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Activist Timothy DeChristopher sentenced to 2 years in prison

Police arrest 26 protesters as emotions run high

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  • 22ozn44ozglass Southern Utah, UT
    July 29, 2011 12:03 p.m.

    DanO:

    "Monkey wrench an auction in the name of the environment on parcels that would be withdrawn later anyway, effectively harming no one, get two years in jail. Torch two churches, get three years of probation. Ah.. Utah justice"

    Given that Timothy DeChristopher was tried in a Federal court on Federal and NOT state of Utah Charges, this statement is either an indictment of your ignorance of the matter or your biased opinions towards Utah-take your pick.

  • Raven Sandy, UT
    July 27, 2011 2:30 p.m.

    Can we put all the other 'disobedients' in with Tim? I mean those who sat in front of Trax to make their point because nobody would listen to them over at the courthouse.

    There is a place for demonstrations, but they need to be held with respect to the laws, even if they want the laws to be changed. To break the laws, put others at risk and disrupt lawful flow of commerce is, theft. Our freedoms are contingent on the free flow of commerce and those who are protesting Tim's imprisonment are saying that they don't want freedom for the rest of us. Well, let's give them what they want for themselves, and that's a loss of their freedoms.

    1 year behind bars, restitution to all those on the trains, cost of the police and 100 hours of community service for each one sounds like a good start to me.

  • hayyouwho West Haven, UT
    July 27, 2011 2:27 p.m.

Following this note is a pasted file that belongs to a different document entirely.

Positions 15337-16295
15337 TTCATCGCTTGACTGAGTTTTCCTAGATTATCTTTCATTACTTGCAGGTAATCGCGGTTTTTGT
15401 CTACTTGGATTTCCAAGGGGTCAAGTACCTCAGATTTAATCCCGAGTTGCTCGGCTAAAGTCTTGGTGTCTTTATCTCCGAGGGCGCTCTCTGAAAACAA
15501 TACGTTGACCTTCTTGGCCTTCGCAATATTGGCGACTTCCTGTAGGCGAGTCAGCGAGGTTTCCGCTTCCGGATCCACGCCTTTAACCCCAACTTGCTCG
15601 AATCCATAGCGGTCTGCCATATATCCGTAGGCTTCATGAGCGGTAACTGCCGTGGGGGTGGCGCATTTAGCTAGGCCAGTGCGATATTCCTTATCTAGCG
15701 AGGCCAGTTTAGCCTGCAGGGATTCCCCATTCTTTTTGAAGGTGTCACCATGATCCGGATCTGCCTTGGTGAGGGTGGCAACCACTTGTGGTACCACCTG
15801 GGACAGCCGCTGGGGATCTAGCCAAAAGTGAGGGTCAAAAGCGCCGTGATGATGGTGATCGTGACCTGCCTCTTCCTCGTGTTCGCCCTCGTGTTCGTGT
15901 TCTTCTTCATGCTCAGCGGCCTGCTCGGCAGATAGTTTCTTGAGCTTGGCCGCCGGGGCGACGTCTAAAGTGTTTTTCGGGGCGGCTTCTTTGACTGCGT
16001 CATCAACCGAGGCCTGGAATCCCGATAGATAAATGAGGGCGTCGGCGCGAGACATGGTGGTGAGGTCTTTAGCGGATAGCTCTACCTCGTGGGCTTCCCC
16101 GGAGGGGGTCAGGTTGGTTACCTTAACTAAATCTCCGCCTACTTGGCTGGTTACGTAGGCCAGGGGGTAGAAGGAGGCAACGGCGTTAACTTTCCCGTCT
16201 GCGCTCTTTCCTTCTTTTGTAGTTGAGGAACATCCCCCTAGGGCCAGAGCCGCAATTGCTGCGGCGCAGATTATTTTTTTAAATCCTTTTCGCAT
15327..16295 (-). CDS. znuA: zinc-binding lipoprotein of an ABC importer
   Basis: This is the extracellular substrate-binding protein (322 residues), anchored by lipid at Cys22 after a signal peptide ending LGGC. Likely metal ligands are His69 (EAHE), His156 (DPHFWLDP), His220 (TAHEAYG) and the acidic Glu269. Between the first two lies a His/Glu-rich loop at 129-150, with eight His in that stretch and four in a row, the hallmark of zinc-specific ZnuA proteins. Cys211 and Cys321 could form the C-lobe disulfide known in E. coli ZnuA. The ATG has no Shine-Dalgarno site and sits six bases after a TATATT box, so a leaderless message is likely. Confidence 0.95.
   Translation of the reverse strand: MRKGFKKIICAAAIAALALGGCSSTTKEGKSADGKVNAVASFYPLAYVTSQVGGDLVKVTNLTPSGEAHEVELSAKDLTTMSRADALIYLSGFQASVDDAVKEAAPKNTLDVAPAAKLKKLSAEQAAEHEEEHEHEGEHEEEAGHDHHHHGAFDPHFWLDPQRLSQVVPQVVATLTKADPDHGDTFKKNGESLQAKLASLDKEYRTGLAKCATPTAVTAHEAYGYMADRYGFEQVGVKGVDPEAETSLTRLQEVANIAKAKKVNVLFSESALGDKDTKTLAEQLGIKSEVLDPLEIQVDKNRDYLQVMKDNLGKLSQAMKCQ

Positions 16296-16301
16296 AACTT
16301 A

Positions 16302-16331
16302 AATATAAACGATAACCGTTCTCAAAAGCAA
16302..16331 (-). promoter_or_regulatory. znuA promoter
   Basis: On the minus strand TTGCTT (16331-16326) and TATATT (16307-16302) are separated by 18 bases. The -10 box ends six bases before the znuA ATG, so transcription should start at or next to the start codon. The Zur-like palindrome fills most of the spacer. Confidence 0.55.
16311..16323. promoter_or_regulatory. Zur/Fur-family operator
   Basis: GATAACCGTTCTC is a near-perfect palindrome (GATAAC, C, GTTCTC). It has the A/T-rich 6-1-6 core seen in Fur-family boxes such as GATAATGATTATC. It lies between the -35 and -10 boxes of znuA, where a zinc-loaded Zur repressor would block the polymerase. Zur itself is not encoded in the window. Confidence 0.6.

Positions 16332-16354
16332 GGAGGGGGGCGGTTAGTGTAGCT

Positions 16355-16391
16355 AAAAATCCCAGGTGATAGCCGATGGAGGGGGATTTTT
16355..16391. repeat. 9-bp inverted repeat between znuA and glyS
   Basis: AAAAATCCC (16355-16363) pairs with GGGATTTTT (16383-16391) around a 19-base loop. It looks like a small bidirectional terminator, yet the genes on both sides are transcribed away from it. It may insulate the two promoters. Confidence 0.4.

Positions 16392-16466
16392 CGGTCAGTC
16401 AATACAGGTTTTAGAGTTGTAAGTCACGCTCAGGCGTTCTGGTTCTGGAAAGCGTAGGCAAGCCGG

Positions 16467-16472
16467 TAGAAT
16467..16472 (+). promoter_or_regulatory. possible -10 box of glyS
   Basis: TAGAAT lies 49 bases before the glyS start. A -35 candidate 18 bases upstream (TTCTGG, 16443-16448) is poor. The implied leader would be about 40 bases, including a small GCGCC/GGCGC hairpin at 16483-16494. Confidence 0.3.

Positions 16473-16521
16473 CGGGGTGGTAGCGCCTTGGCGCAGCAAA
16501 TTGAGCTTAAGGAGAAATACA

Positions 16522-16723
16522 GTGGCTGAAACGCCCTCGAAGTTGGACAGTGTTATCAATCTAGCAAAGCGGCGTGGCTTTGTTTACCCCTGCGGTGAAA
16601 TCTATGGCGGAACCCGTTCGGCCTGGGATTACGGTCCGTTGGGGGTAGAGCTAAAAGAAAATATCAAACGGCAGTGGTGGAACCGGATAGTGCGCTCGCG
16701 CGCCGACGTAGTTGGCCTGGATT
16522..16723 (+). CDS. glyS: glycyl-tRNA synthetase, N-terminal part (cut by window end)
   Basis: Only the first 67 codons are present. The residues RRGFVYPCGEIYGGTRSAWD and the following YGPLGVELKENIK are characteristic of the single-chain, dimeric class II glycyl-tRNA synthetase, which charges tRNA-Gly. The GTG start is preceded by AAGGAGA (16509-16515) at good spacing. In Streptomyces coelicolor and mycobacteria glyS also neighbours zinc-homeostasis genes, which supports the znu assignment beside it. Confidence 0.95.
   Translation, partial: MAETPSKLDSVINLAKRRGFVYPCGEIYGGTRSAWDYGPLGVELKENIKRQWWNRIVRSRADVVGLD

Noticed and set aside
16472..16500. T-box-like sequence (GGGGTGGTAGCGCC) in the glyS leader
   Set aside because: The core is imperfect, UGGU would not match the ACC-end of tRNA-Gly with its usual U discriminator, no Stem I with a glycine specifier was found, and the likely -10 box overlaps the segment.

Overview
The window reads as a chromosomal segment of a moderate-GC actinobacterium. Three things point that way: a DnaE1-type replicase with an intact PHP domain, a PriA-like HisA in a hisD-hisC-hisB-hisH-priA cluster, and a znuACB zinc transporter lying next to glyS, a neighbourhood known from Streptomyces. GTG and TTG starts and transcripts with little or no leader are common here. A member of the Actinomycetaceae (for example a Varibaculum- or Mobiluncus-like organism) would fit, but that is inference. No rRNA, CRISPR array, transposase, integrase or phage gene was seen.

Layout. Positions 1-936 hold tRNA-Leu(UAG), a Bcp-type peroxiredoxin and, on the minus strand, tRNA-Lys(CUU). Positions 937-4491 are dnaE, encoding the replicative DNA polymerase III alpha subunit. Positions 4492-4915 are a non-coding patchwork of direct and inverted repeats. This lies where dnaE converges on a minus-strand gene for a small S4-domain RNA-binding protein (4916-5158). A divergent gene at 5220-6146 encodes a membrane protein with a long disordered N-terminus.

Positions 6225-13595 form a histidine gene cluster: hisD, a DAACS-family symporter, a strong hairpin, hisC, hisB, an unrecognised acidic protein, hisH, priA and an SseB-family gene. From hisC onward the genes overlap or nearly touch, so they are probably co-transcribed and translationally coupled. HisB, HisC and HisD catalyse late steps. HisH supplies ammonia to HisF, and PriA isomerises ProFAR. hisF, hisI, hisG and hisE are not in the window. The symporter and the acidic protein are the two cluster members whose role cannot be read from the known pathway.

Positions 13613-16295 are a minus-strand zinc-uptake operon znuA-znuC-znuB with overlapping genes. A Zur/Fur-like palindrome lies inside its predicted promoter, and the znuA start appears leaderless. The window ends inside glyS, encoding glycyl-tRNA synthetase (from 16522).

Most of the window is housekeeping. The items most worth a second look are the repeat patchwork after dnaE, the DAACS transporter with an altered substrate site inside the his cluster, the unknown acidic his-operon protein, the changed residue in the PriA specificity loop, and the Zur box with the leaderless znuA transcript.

teafortwo

    You make too much sense. If only I could express such truths in so few words.

  • RepresentBlue West Jordan, UT
    July 27, 2011 2:08 p.m.

    "the rule of law must prevail"

    Thank you, Judge Benson, for having the courage to stand up to these left-wing environmental extremists. If they ever get their way this country will be ruined, not just economically but constitutionally as well. Let Mr. DeChristopher accept the consequences of his actions and do his time for breaking the law, just like everyone else.

  • Teafortwo salt lake city, utah
    July 27, 2011 12:46 p.m.

    myself @ 10:52

    Climate change is normal and natural. It is also inevitable and unavoidable. Don't let it ruin your day. There is absolutely NOTHING we can do about it.....

  • OnlyInUtah Cottonwood Heights, UT
    July 27, 2011 12:26 p.m.

    "There are people who belong in prison but Tim DeChristopher is not one of them," said attorney Ron Yengich.

    Yengich is wrong.. again. He's the one that has lost touch with common sense. Mr. DeChristopher broke the law and has had his day in court.. now he gets his days in prison. I'd say that's a deterrent to anyone else thinking of doing the same thing!

  • alternate Salt Lake City, UT
    July 27, 2011 12:11 p.m.

    I think that the sentence was fair.

    I see an irony here that his protestor friends stopped a light rail train. A vehicle that was created and being used to help the environment. Something is wrong with this picture. They say they are trying to protecting the environment but as an act of hate they stop an environment friendly vehicle.

    Opps!

    I wonder if there are 26 more federal facilities with vacancies for the protestors.

  • myself Salt Lake City, UT
    July 27, 2011 10:52 a.m.

    You people can bash climate science all you want. There is too much science to deny the planet is warming. Just send an email to Kevin Eubank of KSL and see what he has to say about global warming.
    This man was trying to make a difference. Many will hear his story and fill his shoes. It is not in vein.

  • Teafortwo salt lake city, utah
    July 27, 2011 10:31 a.m.